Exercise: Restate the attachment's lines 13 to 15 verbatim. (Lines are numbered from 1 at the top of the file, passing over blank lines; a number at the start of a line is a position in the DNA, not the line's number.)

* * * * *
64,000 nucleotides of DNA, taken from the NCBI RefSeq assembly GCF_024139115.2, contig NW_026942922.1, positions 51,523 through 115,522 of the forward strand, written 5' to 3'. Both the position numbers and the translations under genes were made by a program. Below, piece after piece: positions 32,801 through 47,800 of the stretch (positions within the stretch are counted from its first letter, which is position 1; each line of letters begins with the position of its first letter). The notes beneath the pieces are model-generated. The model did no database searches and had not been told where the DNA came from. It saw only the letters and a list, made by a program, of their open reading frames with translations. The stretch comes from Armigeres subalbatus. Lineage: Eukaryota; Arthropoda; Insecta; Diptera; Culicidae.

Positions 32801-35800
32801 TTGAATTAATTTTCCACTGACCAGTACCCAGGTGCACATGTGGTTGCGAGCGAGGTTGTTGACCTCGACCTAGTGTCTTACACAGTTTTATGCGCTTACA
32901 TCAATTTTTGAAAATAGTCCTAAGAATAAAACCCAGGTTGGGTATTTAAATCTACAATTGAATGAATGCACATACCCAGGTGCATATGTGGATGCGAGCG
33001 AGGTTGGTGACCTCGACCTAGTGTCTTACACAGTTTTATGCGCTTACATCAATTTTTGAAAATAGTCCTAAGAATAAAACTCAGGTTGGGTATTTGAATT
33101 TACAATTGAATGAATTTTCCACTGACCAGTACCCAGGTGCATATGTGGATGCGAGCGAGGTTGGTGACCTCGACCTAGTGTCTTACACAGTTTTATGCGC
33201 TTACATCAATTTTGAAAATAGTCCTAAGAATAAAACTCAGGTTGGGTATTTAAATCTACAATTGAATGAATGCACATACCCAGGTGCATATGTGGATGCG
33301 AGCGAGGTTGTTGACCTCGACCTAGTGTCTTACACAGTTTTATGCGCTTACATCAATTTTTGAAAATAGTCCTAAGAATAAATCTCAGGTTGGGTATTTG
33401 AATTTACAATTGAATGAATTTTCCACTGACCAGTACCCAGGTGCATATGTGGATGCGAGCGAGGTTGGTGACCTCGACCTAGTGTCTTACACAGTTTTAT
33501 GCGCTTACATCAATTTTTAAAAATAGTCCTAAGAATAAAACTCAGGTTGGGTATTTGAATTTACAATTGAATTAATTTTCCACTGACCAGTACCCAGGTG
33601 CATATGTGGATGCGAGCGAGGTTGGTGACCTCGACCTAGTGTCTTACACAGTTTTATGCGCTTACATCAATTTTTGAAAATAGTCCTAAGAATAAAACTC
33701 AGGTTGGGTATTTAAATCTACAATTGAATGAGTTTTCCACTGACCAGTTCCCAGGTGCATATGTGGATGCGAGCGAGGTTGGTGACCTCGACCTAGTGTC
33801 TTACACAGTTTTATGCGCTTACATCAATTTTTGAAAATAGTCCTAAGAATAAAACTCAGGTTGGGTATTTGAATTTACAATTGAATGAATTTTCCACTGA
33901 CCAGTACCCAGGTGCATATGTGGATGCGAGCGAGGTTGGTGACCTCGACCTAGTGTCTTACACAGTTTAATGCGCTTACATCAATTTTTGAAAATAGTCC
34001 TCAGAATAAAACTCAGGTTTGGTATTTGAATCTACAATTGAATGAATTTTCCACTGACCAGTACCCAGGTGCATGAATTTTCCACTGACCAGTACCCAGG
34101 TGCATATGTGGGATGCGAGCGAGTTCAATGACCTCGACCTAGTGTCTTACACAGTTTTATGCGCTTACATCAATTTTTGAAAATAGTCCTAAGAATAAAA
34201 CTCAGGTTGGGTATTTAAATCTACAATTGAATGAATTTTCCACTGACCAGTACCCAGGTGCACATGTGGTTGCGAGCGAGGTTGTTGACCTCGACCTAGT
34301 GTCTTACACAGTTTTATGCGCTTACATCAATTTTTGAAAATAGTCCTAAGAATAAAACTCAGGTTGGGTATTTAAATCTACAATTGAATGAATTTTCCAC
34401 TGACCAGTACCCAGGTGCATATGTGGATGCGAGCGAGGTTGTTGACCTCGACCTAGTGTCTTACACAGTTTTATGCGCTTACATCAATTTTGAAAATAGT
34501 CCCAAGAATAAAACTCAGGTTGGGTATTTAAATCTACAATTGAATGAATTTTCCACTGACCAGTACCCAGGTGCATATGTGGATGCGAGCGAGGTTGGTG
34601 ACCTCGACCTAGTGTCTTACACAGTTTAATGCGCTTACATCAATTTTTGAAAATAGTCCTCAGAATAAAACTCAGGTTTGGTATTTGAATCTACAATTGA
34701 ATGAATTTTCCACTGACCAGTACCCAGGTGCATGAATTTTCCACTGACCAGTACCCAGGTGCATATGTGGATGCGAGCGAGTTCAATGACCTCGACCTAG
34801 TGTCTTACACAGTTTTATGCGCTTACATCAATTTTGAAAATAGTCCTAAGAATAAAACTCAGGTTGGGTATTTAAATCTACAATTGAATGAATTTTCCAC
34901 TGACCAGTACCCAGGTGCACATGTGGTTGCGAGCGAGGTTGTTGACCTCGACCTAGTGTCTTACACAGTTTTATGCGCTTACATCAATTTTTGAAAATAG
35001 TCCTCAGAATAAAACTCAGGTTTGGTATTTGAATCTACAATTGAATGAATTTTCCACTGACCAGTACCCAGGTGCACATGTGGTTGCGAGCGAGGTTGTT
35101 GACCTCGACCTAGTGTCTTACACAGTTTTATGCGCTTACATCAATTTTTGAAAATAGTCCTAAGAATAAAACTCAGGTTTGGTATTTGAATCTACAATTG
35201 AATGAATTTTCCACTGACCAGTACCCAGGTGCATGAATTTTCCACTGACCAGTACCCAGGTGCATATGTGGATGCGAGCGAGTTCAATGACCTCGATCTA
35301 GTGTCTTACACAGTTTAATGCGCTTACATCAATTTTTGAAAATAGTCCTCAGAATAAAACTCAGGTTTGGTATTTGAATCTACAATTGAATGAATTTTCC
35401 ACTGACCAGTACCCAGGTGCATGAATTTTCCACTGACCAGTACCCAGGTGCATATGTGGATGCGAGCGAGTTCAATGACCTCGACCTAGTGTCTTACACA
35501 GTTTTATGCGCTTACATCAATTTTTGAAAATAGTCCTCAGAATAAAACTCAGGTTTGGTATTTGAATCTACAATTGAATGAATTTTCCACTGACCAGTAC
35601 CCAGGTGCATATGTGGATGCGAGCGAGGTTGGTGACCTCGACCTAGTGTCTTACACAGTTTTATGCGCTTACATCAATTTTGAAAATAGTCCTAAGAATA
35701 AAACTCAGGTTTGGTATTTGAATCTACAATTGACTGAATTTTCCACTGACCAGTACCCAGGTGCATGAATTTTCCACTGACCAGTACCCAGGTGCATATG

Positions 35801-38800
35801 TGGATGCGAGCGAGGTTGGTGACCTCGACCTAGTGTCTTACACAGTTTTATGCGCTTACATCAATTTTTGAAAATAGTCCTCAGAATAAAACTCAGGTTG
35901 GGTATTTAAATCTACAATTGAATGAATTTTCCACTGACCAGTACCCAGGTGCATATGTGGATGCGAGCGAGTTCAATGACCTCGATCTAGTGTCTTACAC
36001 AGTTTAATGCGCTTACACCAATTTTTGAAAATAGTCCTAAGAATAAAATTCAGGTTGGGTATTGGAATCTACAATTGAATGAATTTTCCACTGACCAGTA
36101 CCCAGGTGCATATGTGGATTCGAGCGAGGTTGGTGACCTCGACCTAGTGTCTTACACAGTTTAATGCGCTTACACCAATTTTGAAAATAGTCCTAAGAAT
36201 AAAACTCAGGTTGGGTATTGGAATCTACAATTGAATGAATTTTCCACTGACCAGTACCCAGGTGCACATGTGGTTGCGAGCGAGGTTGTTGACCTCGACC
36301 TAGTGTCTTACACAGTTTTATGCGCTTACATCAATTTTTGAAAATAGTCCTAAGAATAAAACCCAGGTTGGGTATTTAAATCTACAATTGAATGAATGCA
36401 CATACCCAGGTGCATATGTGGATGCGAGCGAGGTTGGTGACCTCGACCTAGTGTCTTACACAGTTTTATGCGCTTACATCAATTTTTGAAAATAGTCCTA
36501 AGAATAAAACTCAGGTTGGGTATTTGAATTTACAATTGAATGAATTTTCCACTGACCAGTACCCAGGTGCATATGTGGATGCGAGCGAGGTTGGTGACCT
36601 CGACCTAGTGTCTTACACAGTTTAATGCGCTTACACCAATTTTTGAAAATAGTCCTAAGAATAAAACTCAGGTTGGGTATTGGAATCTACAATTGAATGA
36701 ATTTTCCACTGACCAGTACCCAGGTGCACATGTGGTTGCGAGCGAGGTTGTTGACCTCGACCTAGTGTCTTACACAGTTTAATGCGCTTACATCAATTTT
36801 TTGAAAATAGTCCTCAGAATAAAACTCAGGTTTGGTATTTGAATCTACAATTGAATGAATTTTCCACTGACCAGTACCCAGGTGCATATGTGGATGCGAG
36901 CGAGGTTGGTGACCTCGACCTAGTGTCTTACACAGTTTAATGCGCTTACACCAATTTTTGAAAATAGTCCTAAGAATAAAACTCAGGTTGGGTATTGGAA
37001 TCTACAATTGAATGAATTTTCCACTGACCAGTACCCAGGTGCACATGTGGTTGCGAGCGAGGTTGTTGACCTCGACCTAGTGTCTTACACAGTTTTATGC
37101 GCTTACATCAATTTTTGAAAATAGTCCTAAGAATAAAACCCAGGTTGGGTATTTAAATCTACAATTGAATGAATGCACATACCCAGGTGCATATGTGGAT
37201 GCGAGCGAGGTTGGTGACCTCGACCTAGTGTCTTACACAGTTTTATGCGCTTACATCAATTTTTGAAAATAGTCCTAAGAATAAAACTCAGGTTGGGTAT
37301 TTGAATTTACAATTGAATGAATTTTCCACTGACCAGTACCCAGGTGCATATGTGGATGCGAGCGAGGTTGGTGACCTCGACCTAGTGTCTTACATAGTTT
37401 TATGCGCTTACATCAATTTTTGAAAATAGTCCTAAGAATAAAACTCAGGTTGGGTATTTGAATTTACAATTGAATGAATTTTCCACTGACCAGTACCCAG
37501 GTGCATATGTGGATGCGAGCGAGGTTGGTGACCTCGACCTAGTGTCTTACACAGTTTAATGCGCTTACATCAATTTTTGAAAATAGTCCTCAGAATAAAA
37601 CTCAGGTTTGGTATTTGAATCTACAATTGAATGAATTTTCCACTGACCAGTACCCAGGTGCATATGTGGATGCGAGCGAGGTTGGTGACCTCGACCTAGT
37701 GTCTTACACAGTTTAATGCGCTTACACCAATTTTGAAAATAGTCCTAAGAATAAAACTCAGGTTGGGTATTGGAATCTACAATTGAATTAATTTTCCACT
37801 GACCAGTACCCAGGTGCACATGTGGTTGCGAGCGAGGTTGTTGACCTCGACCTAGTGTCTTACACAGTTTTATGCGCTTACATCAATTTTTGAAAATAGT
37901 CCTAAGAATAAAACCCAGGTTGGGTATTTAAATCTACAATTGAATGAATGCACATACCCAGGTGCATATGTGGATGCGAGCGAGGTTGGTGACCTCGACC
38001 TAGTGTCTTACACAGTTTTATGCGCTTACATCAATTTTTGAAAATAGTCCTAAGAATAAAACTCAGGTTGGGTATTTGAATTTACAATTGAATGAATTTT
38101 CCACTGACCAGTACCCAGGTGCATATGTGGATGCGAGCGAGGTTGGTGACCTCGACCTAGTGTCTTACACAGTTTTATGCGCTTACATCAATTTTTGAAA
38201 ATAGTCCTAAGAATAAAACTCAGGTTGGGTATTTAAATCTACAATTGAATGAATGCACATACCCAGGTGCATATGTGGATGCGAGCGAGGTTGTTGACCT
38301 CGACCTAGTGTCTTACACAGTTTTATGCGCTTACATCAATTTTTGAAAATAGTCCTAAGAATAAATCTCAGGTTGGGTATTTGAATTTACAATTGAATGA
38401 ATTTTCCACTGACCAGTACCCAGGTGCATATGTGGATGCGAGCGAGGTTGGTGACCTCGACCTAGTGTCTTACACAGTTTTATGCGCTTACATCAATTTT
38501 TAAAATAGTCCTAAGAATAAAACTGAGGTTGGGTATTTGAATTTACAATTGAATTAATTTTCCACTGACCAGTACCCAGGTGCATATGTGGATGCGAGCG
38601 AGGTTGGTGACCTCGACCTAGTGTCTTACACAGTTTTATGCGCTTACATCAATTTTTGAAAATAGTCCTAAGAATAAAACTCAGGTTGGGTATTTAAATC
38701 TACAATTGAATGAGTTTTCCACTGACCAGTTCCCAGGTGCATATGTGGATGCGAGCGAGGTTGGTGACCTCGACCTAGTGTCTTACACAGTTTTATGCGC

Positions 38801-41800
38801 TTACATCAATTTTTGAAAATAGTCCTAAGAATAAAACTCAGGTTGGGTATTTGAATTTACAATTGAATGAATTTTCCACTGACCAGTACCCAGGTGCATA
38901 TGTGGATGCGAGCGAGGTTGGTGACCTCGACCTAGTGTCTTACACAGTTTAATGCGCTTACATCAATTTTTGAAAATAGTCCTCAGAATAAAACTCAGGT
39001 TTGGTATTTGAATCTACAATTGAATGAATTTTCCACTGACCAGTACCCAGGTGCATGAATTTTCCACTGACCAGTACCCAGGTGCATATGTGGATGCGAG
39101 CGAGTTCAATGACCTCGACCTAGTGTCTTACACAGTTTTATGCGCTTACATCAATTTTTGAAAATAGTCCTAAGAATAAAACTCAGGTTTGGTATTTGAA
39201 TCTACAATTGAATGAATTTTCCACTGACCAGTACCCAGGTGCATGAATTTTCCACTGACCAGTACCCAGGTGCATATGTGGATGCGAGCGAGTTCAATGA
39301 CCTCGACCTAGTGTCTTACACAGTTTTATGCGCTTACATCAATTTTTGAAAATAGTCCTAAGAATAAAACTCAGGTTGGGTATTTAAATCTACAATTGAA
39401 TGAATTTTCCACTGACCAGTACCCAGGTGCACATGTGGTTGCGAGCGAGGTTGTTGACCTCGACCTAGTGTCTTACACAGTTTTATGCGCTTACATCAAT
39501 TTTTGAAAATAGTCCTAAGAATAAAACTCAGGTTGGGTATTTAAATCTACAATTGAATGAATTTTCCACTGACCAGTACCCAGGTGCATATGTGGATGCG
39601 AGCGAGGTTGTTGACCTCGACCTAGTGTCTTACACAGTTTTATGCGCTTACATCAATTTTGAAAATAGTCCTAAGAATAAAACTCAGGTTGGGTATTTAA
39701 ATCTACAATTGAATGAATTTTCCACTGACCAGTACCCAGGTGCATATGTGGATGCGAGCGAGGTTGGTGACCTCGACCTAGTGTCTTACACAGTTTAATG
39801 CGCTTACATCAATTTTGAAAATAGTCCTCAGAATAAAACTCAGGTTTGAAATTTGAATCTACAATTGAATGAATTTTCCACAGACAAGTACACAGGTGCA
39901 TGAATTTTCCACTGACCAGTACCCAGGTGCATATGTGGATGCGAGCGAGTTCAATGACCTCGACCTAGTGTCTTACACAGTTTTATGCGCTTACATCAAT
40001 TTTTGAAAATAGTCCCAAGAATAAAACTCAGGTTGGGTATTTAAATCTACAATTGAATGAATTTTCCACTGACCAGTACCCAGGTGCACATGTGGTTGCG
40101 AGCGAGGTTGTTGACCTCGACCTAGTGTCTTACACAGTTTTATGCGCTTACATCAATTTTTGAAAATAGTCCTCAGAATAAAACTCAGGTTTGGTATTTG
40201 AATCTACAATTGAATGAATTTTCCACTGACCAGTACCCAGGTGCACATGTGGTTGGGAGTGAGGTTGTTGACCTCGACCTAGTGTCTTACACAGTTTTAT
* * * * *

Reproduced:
33801 TTACACAGTTTTATGCGCTTACATCAATTTTTGAAAATAGTCCTAAGAATAAAACTCAGGTTGGGTATTTGAATTTACAATTGAATGAATTTTCCACTGA
33901 CCAGTACCCAGGTGCATATGTGGATGCGAGCGAGGTTGGTGACCTCGACCTAGTGTCTTACACAGTTTAATGCGCTTACATCAATTTTTGAAAATAGTCC
34001 TCAGAATAAAACTCAGGTTTGGTATTTGAATCTACAATTGAATGAATTTTCCACTGACCAGTACCCAGGTGCATGAATTTTCCACTGACCAGTACCCAGG